On July 13, 2015, Justice Scarpulla of the New York County Commercial Division issued a decision in BGC Notes, LLC v. Gordon, 2015 NY Slip Op. 31221(U), ordering a dispute to arbitration even though the plaintiff did not sign the contract containing the agreement to arbitrate.
In BGC Notes, the plaintiff sought summary judgment in lieu of complaint on a note that had been issued by the plaintiff in connection with the defendant’s employment by an affiliate. The defendant moved to compel arbitration, relying on the arbitration provision in his employment contract. The trial court agreed, explaining:
Except under limited circumstances, nonsignatories to an agreement are not subject to arbitration agreements. A nonsignatory party to an agreement containing an arbitration clause may be so bound, however, based on the ordinary principles of contract and agency including: (l) incorporation by reference; (2) assumption; (3) agency; (4) veil-piercing/alter ego; and (5) estoppel.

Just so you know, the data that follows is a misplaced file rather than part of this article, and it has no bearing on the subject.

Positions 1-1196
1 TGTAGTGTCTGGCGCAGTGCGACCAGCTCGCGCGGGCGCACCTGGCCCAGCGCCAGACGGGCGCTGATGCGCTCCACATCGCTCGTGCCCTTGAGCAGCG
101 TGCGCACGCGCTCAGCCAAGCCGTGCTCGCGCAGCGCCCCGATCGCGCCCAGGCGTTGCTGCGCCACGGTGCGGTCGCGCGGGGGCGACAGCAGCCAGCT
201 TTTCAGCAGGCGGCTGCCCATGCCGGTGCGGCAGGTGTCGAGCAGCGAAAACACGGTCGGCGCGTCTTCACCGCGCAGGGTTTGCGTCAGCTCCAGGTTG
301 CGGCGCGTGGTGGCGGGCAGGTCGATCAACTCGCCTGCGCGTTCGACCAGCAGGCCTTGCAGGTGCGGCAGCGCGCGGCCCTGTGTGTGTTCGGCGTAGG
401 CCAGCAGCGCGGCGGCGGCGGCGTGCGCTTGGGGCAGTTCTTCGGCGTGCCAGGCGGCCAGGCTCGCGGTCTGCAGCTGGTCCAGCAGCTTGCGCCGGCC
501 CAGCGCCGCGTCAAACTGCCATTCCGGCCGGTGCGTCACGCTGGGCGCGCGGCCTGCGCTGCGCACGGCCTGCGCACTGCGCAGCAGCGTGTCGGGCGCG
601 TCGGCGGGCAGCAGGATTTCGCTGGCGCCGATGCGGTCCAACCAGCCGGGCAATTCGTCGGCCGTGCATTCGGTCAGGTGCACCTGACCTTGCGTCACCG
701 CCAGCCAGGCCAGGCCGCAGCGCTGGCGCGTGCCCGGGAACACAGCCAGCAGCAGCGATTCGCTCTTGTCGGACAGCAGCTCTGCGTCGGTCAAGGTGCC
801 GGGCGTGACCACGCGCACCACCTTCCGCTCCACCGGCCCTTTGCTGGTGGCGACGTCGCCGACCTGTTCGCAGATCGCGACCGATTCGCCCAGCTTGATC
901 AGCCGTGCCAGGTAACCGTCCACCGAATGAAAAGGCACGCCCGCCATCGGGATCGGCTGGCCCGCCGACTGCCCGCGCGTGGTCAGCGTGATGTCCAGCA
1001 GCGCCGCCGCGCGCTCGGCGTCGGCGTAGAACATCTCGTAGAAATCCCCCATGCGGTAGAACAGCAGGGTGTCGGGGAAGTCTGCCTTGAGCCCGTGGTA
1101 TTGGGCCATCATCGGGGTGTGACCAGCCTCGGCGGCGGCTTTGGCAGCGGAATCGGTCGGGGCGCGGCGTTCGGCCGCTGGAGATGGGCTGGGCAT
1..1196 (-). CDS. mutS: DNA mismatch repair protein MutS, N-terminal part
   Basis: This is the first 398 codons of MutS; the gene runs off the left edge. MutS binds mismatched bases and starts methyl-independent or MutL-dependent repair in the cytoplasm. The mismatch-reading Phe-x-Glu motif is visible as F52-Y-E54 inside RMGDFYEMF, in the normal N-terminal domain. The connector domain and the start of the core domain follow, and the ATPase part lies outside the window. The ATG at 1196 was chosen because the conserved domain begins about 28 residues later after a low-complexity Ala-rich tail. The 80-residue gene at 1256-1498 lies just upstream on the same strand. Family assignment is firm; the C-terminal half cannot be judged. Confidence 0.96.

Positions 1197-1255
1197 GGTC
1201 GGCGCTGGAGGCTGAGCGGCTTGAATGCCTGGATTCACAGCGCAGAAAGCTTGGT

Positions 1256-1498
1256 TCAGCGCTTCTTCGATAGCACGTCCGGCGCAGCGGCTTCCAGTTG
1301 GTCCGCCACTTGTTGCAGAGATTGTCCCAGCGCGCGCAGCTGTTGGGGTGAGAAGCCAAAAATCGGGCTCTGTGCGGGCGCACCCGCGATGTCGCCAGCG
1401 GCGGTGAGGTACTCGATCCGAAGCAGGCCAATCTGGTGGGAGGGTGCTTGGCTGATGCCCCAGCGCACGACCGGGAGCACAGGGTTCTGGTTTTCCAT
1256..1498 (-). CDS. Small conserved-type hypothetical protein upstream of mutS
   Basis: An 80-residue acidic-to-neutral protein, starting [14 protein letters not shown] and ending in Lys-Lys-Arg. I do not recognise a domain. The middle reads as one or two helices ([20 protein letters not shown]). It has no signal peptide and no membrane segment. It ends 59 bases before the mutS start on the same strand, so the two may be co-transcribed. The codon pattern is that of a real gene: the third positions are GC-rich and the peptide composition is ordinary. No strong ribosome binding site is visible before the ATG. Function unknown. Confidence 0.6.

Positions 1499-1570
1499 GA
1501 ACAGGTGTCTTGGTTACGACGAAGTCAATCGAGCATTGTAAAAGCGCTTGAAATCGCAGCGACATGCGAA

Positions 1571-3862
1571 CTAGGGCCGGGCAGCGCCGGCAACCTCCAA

Under the principles of estoppel, a nonsignatory may be compelled to arbitrate where he or she knowingly exploits the benefits of an agreement containing an arbitration clause, and receives benefits flowing directly from the agreement. In determining whether a nonsignatory receives a direct benefit, the guiding principle is whether the benefit gained by the nonsignatory is one that can be traced directly to the agreement containing an arbitration clause.
(Internal quotations and citation omitted). The court went on to hold that the plaintiff was bound by the arbitration provision in the Employment Agreement because it had “receive[d] direct benefits flowing from” the agreement.